Thursday, November 09, 2006

Again with the Urban Strategy?

Remember this map. It's the results of the 2004 presidential vote, by county. It looked so red, with thin veins of blue only at the margins. At the time I wrote:
The counties map might tell of dwindling influence, but it also shows a clear advantage. Those blue spots produced almost as many votes as all that red. They are cities and their regions. It might be useful for the Democratic Party to concentrate on its urban politics (economic development, safety and policing, anti-terrorism) as a means of attacking many places at once. Furthermore, they should not limit planning to the cities themselves, but to their suburbs as well. Get people to realize that they have a stake in the health of their nearby metropolis.
USA Today has another county-by-county map for Tuesday's results. It's bluer than 2004, as if all the Democratic areas had jumped their banks and inundated the surrounding areas. But these are the House results, which, if you click over to the 2004 county-by-county House results, look similar (again, bluer). DNC gains occurred in areas adjacent to other Democrat leaners. I still think that Democrats might build their support by convincing voters of their stake in municipal-regional development.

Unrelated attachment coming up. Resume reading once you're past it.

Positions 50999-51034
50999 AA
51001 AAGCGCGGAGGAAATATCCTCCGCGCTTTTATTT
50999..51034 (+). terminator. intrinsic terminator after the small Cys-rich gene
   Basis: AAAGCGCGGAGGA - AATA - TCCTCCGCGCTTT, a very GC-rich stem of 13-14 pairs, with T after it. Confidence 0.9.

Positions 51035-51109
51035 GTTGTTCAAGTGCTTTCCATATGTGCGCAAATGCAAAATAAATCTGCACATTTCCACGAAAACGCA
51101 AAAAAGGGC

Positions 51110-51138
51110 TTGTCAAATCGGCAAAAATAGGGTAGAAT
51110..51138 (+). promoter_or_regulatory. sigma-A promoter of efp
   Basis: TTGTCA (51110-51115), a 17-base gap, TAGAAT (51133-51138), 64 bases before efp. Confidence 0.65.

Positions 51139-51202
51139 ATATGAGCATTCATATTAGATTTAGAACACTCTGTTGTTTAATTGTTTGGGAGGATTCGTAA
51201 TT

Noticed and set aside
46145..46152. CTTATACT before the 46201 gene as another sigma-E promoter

What I didn't appreciate at the time is that big swath of blue along the Canadian border. Sure, Minnesota and Wisconsin looked blue, but not North Dakota and South Dakota. Of course, I am comparing 2004 Presidential results to 2006 House results, which is a jump. And I'm sure someone will have an explanation that will seemingly negate its importance (maybe the counties are sparsely populated with Native American majorities). Nonetheless, it shows that Democrats have some appeal in rural areas.

In North Dakota, the Democratic senator and representative were both long-time incumbents, and they were probably going nowhere, but Democrats made gains in state elections, reversing recent trends to the right. Similar small gains were made in South Dakota state offices; commentators disagree whether mood drove voters at the polls, or a little Rovian strategy helped. Whichever is true, there is reason to believe that Democrats can reestablish themselves in rural America.